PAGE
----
Ministry of Agriculture, Irrigation and Water Development says fall armyworms have so far destroyed 144 000 hectares of crops, affecting 467 000 farmers in all agricultural development divisions (ADDs) nationwide.
The figure is almost triple that of 2017, when President Peter Mutharika declared 20 out of the country’s 28 districts as disaster areas following a fall armyworm outbreak after 133 083 farmers were affected.
Agriculture expert Tamani Nkhono-Mvula has since warned that if there are no lasting solutions to contain the situation, fall armyworms will remain a threat to the country’s food security.
But in a written response yesterday, Ministry of Agriculture, Irrigation and Water Development spokesperson Priscilla Mateyu said some districts have been moderately affected while in other districts, there is need to replant.
She said the ministry is putting in place various interventions to help contain the situation.
Said Mateyu: “The ministry is distributing pesticides to ADDs for ease of access by farmers. Frontline staff are being briefed on the importance of managing the pest, whereby farmers are also put in groups to conduct organised spraying and mobile vans are also spreading sensitisation messages on control.”
She added that districts also mobilised extra motorised pumps from other extension planning areas (EPAs) that have been serviced at district agriculture offices, ready to be deployed to affected areas whenever required.
However, Mateyu warned extension workers and agriculture officers against selling pesticides, saying they are supposed to be provided to farmers for free.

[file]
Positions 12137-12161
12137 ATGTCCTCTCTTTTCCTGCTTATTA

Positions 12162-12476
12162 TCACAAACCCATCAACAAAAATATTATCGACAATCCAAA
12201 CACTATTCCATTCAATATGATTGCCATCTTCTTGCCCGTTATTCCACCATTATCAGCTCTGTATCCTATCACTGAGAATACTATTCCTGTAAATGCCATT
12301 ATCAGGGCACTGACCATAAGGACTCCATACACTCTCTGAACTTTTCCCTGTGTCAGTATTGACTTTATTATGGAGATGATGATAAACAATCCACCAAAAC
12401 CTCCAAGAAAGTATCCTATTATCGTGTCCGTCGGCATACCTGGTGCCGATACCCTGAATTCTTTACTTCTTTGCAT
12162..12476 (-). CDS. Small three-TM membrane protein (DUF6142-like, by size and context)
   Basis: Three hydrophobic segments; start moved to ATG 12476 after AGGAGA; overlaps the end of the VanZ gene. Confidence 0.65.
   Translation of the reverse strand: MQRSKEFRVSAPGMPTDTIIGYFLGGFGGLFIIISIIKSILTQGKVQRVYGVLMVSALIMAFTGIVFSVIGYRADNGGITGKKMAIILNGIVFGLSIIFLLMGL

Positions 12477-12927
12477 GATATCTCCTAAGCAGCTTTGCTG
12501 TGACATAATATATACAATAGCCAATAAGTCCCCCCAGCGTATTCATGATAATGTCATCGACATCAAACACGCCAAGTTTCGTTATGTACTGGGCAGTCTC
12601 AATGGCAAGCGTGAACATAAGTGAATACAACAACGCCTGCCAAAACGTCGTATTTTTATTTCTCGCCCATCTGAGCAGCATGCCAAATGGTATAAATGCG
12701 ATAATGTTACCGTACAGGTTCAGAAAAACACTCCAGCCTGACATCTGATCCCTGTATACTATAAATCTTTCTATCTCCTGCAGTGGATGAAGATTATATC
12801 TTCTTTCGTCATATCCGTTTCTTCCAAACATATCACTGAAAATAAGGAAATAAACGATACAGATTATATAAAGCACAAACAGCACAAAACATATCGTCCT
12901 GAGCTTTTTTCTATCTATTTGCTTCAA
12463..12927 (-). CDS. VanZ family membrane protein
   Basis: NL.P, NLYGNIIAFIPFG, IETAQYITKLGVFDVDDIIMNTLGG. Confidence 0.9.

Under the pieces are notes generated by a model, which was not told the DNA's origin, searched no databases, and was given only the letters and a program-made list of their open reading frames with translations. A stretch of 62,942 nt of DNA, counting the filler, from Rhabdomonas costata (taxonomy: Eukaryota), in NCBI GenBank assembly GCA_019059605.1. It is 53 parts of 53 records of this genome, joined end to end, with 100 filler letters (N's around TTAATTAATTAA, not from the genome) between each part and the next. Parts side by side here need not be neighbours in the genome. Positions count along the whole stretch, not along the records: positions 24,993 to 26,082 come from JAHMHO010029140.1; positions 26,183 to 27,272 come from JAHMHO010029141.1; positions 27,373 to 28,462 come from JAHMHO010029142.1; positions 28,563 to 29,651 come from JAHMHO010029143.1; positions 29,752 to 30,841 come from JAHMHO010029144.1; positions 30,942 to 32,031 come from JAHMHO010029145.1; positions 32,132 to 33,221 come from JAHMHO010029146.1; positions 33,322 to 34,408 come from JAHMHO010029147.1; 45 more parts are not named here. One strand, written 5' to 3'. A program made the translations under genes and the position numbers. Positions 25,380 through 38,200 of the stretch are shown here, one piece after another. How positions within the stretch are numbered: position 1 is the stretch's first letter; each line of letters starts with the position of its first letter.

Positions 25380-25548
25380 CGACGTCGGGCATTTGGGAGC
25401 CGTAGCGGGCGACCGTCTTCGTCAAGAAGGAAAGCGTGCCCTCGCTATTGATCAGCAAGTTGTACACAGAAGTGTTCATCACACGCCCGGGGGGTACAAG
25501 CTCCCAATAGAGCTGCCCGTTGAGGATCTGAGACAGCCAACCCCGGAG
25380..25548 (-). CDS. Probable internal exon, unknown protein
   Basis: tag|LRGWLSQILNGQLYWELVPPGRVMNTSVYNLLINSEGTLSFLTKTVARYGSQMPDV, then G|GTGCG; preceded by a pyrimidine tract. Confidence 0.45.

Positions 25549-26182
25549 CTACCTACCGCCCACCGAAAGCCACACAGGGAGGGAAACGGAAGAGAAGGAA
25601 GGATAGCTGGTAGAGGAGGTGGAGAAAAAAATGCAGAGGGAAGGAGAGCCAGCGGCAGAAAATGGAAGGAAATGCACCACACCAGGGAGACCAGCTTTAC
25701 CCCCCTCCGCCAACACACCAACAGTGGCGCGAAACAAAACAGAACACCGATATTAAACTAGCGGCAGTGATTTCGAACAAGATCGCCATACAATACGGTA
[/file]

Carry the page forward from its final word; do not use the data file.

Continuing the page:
She further attributed the spread of the pests while pesticides are being distributed to late discovery of the pests by farmers.
The hardest-hit areas are Chikwawa, Salima, Nkhotakota, Machinga and Phalombe.
In an interview yesterday, Nkhono-Mvula said there is need for quick intervention on the pests so that farmers do not lose out and the country should be food-secure.
He said: “There is need to ensure that farmers are following the right husbandry practices like early planting, weeding, crop rotation etc
“The farmers also need to be sensitised to understand the life cycle of the pests as this will help them apply the best method of control. For instance, if the farmer wants to apply chemicals, especially those that kill by contact, the best time to do that is when the worms have just hatched. Mostly at this time, the little worms can be seen on the leaves.”
Nkhono-Mvula said once they are grown, it will be a waste to use chemicals because the worm uses faecal matter to close itself in.
He said another way could be the use of biological means of control, but said the country will have to invest a lot in research to come up with varieties of maize that can resist the worms or coming up with natural biology enemies to fight it.
This year, government set aside K500 million to manage the pests. The money was meant to buy chemicals and train as well as bring awareness to farmers on how they can monitor, detect and manage the pest.
In 2017 when the pests affected 20 out the country’s 28 districts, about 56 082 litres of pesticides was bought to manage the situation. In 2018, about 37 000 litres of pesticides was also purchased for the same cause. During a press briefing in February last year at Capital Hill in Lilongwe, then Minister of Agriculture, Irrigation and Water Development Joseph Mwanamvekha, said government had managed to deal with the pests following the introduction of fall armyworm management where over 25 000 litres of pesticides were distributed across Malawi.